Prudential requirements

Following on from recent articles on the Retail Distribution Review (RDR), this week I want to highlight the fourth issues paper published by the Association of Independent Financial Advisers (AIFA).

The topic for this paper is the ‘prudential requirements’ – no yawning please.

The RDR doesn’t directly affect mortgage intermediaries, but the potential read-across is there to see, so mortgage intermediaries need to be aware of the key issues.

The issues papers are available for all to download from AIFA’s website, and are well worth a read.

Capital requirements

The RDR, and associated prudential requirements consultation makes a big play of the use of regulatory capital as a tool against mis-selling.

This includes the idea that those in charge of small firms are encouraged to promote better working standards by having their own capital tied up in a business – and that perhaps by increasing capital requirements it would create a stronger sense of professionalism.

It also suggests that capital is crucial in meeting compensation costs arising from complaints, as more claims could be paid from capital keeping the firm in business, rather than reverting to the Financial Services Compensation Scheme (FSCS).

At present a small mortgage firm needs to hold £5,000 in capital, increasing if they are particularly large or a network. This is a relatively historic figure, set at half the level needed to be held by an IFA, which itself was set years previously.

However, I am yet to be convinced by the need for more capital for mortgage intermediaries for several reasons. Quite aside from the fact that mortgage brokers have such a low level of complaints with the Financial Ombudsman Service (FOS) – under 3 per cent at the last count – I think it is difficult to see how capital affects mortgage advice and complaints.

Firstly, and as acknowledged in Financial Services Authority’s (FSA) research, the vast majority of complaints in the IFA community that lead to a claim on the FSCS stem from firms that have ceased trading over three years ago.

That to me certainly doesn’t suggest that firms are leaving the industry to avoid claims – ‘over three years’ would require rather a lot of foresight by a firm and plenty of time to rectify practices if necessary.

What I rightly see is a number of firms, particularly smaller organisations, where principles work hard all their life and retire. The industry is strong, but advisers are still mortal.

The second issue relating to this is professional indemnity (PI) insurance. While firms may have to make good excesses, surely PI cover should protect them against larger claims?

To that extent, regulatory capital is less relevant than robust PI insurance. Perhaps a review of the availability, exclusions and scope of this would be useful.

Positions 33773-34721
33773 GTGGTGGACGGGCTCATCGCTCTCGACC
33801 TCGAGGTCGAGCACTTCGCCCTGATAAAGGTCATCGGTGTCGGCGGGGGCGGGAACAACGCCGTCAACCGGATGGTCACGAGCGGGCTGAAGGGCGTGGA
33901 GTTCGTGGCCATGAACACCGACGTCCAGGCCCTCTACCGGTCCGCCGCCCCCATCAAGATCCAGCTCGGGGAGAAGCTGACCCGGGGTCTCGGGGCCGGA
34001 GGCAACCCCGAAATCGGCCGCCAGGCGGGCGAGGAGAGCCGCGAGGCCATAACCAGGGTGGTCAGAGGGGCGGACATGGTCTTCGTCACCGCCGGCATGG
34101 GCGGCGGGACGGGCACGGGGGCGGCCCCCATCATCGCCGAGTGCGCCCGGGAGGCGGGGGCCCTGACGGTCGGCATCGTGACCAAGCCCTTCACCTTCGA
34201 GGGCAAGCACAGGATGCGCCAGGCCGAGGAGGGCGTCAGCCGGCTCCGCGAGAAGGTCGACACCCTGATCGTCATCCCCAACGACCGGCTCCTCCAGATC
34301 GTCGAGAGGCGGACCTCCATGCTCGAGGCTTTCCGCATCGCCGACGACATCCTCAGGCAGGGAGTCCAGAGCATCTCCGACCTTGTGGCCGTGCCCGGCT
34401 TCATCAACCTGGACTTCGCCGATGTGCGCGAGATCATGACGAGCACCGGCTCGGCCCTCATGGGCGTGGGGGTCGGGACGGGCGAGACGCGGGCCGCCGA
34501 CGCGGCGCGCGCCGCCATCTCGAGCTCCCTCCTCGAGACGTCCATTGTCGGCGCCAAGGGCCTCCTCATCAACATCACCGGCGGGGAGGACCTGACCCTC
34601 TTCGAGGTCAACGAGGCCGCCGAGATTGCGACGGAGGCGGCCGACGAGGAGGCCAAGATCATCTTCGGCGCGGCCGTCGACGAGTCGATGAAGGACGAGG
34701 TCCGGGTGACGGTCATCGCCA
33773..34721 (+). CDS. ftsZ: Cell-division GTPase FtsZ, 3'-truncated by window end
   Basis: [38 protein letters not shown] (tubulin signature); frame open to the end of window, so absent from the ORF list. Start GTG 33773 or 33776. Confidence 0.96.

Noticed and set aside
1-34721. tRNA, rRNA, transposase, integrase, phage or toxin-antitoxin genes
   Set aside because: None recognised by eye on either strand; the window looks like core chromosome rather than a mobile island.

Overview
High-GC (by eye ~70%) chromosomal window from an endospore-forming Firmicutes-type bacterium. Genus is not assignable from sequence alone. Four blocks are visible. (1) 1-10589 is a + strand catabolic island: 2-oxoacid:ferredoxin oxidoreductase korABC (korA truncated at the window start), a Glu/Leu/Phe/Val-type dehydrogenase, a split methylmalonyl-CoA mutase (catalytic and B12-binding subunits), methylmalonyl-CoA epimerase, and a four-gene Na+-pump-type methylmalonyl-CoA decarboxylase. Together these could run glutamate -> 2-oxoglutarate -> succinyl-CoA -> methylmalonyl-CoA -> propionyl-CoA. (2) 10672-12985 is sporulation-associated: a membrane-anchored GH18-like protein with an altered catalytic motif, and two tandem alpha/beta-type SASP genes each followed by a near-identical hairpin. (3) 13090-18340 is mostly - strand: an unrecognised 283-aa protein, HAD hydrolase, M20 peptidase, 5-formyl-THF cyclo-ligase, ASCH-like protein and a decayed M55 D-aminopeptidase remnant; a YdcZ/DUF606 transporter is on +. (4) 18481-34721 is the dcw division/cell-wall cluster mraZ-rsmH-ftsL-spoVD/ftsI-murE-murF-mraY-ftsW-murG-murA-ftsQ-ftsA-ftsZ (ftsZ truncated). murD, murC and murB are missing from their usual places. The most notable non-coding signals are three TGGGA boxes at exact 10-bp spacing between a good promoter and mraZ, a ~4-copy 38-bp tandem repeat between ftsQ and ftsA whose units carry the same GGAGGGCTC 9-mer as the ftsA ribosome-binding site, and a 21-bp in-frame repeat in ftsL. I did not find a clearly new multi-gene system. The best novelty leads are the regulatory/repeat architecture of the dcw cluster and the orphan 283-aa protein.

Thirdly is the fact that actually, most firms hold more than the minimum level of capital – with some holding considerably in excess of this. Tying up working capital could have a negative impact on the financial stability of a firm.

Not a behaviour driver

Overall though, my feeling is that regulatory capital is also not seen as a behaviour driver in the mortgage market. I genuinely believe that firms advise on the best outcomes for their clients, and that the presence of £5,000 or £50,000 of capital would make little impact on the behaviour of owner-advisers, and is clearly irrelevant to employees or to appointed representative firms.

What I think is more pressing, and that is identified in the consultation, is the idea of a ‘long-stop’ on advice. At present, the FOS actually works beyond natural law with no long-stop on complaints.

This means a firm can suffer complaints on an indefinite basis without limitations – never has a 35-year mortgage term looked so compellingly litigious.

What the paper does recommend – and something that I would wholeheartedly welcome being read-across to mortgage advice – is a long-stop, albeit if only set at 15 years.

This would allow firms to actually close cases off – and actually sleep tight in their retirement – knowing that after 15 years they no longer had liability for cases written.

Other points

Two other points worthy of consideration – firstly, the Markets in Financial Instruments Directive (MiFID) in Europe. MiFID is a maximum harmonisation directive for investment financial advice.

This sets capital at 25,000 with certain PI requirements. If the FSA wanted to significantly increase regulatory capital, it is difficult to see how it could justify this to the commission.

Secondly, and I think most importantly, is the example of AMI. We are a not-for-profit organisation. Why? Because we believe the best place for our members’ money is with them – working in their businesses.

Surely allowing a firm control of its own capital will allow it to be the most robust business, which is best for the industry overall?

As always, do read the issues paper – and think how this could translate into the mortgage intermediary advice market. The more educated we are on the issues now, the more prepared we will be for the future.